Friday, October 7, 2016

The Power of Preparedness . . . National Preparedness Month Reminds Everyone to Plan and Prepare for the Unexpected

Being prepared at all levels saves lives. Public health emergencies might take the shape of an emerging or rapidly spreading disease, a natural disaster, or an act of bioterrorism. While we can’t always anticipate what the next threat will be or where it will begin, National Preparedness Month presents an opportunity to share how we can all act now to reduce the impact of the unknown.  While the month is celebrated in September, every month is an opportunity to learn and prepare ahead.

This 2016 National Preparedness Month, CDC joined more than 3,000 global, national, regional, and local government organizations, as well as private and public institutions, to promote the importance of being ready for emergencies through the power of preparedness.

For more information on planning and preparing for potential public health emergencies, please visit the Jefferson County Public Health Emergency Preparedness Web Page.   Download and view the CDC infographic on preparedness. 

Recommendation to Screen Adults for Latent Tuberculosis Infection

The U.S. Preventive Services Task Force,  and Centers for Disease Control and Prevention as well as public health departments across the country are recommending the screening of adults who are at increased risk for latent tuberculosis infection.  Persons with latent TB infection are not infectious and cannot spread TB infection to others, however, without treatment, about 5 to 10% of infected persons will develop TB disease at some time in their lives.

“There are an estimated 158,000 people living with TB infection in Colorado, and most are unaware of their condition,” said Dr.Daniel Shodell, deputy director of the Disease Control and Environmental Epidemiology Division at the Colorado Department of Public Health and Environment. “At the heart of Colorado's TB elimination plan is the necessity to screen and test people at higher risk for TB and ensure those found to be infected complete an appropriate drug regimen for TB infection.”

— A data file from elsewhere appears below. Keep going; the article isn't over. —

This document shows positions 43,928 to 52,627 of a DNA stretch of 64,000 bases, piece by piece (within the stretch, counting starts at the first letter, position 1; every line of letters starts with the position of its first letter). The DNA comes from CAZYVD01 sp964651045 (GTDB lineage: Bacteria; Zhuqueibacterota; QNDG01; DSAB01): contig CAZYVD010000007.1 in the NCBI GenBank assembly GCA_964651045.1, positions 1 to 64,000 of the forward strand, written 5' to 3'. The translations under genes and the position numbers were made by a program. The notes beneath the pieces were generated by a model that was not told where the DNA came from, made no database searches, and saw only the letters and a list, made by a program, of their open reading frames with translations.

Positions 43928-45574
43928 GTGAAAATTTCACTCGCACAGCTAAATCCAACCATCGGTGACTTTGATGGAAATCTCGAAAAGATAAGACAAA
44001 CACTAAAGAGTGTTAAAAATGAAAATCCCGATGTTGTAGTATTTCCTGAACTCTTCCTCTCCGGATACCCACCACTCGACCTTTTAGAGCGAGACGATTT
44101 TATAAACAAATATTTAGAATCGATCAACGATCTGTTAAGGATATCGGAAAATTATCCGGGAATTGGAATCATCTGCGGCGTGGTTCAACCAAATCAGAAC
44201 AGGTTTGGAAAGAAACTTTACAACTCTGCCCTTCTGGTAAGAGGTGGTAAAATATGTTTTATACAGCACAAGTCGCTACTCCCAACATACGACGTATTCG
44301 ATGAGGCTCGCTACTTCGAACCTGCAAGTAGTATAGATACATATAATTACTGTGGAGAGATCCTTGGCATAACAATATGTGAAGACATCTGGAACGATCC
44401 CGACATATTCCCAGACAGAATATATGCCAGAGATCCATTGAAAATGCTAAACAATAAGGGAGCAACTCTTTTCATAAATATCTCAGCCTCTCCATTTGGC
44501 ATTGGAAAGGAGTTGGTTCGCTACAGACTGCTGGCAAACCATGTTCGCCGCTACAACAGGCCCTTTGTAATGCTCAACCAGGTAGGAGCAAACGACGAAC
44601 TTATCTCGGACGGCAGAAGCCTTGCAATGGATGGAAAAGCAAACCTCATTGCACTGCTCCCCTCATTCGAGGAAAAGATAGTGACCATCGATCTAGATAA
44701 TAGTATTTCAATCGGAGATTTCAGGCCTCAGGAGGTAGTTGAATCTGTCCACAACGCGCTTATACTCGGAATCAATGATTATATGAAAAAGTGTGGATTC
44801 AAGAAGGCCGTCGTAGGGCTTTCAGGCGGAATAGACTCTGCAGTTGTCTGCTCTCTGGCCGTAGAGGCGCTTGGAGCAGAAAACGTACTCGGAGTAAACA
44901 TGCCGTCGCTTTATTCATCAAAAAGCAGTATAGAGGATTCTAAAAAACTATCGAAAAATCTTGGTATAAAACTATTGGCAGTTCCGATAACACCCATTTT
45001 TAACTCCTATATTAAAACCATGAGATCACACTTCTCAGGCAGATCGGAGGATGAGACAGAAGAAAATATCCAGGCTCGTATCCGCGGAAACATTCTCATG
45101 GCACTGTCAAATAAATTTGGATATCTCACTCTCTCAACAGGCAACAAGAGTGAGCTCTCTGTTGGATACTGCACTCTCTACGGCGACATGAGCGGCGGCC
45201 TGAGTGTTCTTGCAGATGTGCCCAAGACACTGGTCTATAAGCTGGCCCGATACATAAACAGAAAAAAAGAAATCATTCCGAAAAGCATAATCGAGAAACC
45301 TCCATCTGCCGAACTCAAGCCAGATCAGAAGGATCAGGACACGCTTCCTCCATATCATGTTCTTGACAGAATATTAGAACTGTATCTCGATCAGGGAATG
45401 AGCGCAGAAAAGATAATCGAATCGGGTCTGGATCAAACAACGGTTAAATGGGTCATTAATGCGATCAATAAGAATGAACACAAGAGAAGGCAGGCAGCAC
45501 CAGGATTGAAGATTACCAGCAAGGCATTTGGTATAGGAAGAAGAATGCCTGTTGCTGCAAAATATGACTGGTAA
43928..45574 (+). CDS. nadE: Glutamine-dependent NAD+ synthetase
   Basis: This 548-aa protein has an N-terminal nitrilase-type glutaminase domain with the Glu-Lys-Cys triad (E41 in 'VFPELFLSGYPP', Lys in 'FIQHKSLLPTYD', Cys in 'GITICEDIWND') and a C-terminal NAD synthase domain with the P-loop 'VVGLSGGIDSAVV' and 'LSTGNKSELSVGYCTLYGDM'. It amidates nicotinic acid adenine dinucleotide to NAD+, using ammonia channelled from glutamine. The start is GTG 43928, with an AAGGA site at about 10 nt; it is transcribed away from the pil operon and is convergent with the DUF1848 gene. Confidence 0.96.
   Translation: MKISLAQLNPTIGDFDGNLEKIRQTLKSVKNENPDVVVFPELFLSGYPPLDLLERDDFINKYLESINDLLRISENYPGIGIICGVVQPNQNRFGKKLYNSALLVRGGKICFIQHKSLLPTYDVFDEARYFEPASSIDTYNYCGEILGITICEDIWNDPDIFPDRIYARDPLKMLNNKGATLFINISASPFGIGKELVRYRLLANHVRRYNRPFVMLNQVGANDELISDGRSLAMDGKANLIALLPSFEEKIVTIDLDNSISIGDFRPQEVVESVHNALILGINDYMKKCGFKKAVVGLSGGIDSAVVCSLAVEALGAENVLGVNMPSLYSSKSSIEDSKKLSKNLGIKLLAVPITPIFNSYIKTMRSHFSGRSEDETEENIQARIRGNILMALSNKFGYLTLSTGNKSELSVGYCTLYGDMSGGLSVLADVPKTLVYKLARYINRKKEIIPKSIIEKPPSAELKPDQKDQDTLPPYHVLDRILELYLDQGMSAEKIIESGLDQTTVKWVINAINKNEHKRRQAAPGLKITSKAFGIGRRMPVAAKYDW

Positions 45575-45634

Without routine testing, TB is often forgotten by physicians.  Testing for TB by primary care providers will help ensure that people who are infected have the opportunity to take medicine that will prevent them from getting sick.  Preventing the cycle of transmission to others will help Colorado move closer to eliminating TB in the state.

Anyone can get TB. However, some people have a higher risk of getting infected. People at higher risk include:

  • Individuals who have traveled to or lived in countries where TB is common. This includes most countries other than the U.S., Canada, Australia, New Zealand, and Western and Northern European countries.
  • Individuals who are immuno-compromised, including those with HIV.

The Centers for Disease Control and Prevention also recommends testing for TB infection for other high-risk groups, including:

  • Health care workers and others who work in hospitals, homeless shelters, correctional facilities, nursing homes or residential homes, as well as current or past residents of these facilities.
  • Someone who has been in close contact with a person who has infectious TB disease.
  • Children, especially those under age 5, if they are in one of the risk groups noted above.
  • Please visit the state health department’s TB Program web pages for more information.

Jefferson County Public Health offers screening for Tuberculosis infection at its regular immunization clinics. Please call 303-239-7078 for an appointment.

The 2015 teen birth rate fell to another historic low for the United States.

According to a new report  from National Center for Health Statistics (NCHS) and Data from the National Vital Statistics System, the birth rate for teenagers aged 15–19 has fallen almost continuously since 1991, reaching historic lows for the nation every year since 2009.

The report highlights recent and long-term trends as well as health disparities found in teen childbearing. Childbearing by teenagers continues to be a matter of public concern.  Despite declines in all racial and ethnic groups, teen birth rates continue to vary considerably by race and ethnicity. Moreover, the U.S. teen birth rate remains higher than in other industrialized countries.

  • The teen birth rate declined to another historic low for the United States in 2015, down 8% from 2014 to 22.3 births per 1,000 females aged 15–19.
  • The birth rates for teenagers aged 15–17 and 18–19 declined in 2015 to 9.9 and 40.7, respectively, which are record lows for both groups.
  • In 2015, birth rates declined to 6.9 for Asian or Pacific Islander, 16.0 for non-Hispanic white, 25.7 for American Indian or Alaska Native, 31.8 for non-Hispanic black, and 34.9 for Hispanic female teenagers aged 15–19.